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How Divorced Dads Can Cope With 
The Holidays


By Lisa S. Brown
Board Certified Counselor


Holiday weekends are wonderful for some people but there are many that have mixed feelings about certain occasions.

On a personal note, I am always happy to celebrate the traditions that we have developed as a society. This Fourth of July weekend I really enjoyed watching the fireworks and remembering all the brave men and women that have defended our freedom.

On a professional note, I know that holidays can only symbolize one thing for so many people, especially divorced dads: loneliness.

For many single parents, their kids are away with the other parent, which can leave that "empty" feeling.

If you haven’t adjusted far enough into your single life, then certainly spending the extra time alone can feel more isolating then relaxing.

This past weekend, I was hanging out at a pool that is located at one of my girlfriend’s condo community. I am always looking for new insights on how to assist my clients that are going through divorce and sometimes things inspire me even when I am supposed to be "off the clock."

We were busy working on our non-Michigan tans when I noticed a father with his two little children. This so happened to be my girlfriend’s neighbor who is renting the condo across the road from her.

She mentioned that he was recently divorced and proceeded to tell me some of the minor details but I wasn’t interested in the "he said-she said" language of his child custody agreements.

I knew that this was a recent change for this family as they had just moved in. My counselor hat popped on, and I wanted to observe how he interacted with his children.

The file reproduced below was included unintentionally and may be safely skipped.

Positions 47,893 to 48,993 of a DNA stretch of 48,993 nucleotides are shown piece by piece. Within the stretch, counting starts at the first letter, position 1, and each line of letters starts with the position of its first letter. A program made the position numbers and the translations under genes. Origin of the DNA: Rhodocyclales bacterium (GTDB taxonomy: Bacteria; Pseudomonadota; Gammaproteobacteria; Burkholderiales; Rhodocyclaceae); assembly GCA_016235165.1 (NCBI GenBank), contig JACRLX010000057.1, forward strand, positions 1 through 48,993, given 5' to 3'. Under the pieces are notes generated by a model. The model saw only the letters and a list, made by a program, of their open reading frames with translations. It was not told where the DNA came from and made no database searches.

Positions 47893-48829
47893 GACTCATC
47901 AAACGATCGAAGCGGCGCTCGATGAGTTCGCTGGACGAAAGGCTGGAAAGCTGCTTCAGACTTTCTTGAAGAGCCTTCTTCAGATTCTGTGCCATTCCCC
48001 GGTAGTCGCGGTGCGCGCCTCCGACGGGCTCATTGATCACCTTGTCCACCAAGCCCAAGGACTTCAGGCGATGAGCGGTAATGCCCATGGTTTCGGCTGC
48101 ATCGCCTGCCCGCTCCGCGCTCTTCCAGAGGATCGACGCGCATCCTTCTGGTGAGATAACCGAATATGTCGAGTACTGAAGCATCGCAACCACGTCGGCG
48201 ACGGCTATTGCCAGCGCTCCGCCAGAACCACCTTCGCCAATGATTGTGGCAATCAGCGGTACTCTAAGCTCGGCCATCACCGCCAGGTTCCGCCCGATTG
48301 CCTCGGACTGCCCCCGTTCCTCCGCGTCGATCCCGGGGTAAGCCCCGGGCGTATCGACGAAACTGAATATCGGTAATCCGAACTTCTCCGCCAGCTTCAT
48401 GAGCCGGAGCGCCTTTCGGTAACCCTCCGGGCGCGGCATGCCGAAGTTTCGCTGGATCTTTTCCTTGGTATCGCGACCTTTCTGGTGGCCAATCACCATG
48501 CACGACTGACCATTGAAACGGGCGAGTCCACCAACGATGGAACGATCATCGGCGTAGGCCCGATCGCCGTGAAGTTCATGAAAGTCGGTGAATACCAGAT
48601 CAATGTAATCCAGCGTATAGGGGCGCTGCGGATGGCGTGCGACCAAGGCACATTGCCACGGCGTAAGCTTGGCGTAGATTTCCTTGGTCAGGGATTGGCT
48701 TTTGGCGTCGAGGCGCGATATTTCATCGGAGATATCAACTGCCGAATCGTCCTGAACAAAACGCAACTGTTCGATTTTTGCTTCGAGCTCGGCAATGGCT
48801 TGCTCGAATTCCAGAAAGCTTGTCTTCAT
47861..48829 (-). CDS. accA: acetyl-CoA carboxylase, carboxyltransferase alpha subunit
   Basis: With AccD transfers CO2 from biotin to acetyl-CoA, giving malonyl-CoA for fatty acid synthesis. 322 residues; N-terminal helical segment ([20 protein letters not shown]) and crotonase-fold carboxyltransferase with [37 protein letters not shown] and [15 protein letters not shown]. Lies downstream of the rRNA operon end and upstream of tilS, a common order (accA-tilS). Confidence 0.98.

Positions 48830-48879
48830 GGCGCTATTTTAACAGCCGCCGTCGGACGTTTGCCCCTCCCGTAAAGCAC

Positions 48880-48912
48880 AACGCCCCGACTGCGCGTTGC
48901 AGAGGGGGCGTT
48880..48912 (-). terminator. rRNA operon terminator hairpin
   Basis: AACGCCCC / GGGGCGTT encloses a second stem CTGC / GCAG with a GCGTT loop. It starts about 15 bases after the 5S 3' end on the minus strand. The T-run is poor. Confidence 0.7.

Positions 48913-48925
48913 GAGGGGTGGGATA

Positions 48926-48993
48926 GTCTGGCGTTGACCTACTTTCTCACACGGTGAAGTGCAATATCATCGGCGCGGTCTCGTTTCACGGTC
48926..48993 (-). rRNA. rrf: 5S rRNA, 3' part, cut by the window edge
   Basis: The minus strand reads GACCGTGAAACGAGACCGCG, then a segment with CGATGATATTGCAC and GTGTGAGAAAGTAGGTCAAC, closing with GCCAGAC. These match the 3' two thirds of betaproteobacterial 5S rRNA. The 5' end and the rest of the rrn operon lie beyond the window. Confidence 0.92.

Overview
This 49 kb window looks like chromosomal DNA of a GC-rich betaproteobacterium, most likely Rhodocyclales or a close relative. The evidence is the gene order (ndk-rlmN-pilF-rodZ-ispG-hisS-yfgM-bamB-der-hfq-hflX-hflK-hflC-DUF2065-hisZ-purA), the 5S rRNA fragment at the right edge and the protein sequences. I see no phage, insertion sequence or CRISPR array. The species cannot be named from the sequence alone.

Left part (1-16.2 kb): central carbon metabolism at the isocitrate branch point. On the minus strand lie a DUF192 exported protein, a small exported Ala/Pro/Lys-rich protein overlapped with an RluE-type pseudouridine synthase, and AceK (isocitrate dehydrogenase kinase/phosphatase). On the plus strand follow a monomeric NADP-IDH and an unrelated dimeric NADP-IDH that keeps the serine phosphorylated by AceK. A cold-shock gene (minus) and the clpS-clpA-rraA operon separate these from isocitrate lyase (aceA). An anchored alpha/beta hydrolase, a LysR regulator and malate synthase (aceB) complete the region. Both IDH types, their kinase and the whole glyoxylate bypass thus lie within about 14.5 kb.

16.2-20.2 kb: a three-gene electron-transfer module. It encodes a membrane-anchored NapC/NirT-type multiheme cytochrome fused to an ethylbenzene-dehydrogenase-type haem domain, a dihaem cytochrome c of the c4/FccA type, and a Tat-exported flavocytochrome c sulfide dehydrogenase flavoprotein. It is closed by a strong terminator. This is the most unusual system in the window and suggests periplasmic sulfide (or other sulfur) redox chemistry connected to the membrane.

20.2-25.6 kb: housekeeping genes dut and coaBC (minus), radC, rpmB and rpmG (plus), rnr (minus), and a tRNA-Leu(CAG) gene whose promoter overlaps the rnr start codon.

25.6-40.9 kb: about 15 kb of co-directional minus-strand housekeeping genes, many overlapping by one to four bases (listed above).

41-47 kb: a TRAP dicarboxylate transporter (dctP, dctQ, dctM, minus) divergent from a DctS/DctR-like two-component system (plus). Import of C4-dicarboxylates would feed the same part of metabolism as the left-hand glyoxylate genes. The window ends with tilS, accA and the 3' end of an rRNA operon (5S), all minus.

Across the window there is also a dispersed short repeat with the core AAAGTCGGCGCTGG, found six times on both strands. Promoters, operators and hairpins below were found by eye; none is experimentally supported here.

I was looking to see if there were any noticeable dynamics with the "new" arrangement during what can be a very awkward transition for parents and children.

What I saw were two very happy children splashing away in the pool with a very caring and nurturing father. The children were laughing as there dad was playing water games with them. These are the type of moments that children will fondly remember.

Life can never be perfect, but we are expected to make the best of what we can with the circumstances that we are given. I have mentioned before the importance of putting aside your personal differences with your former spouse in order to focus on the best interests of the children. The love, time, and attention that you are able to devote to your children will deflect unnecessary pain and confusion for the entire family unit.

If you were flying solo for this past holiday weekend then I hope you took the opportunity to rest, relax, and re-connect with your spirit.

You are more then likely juggling a lot of different responsibilities so I hope that you were able to reflect on your journey through this process and are able to start the second half of 2011 with a new, promising outlook of what is yet to come.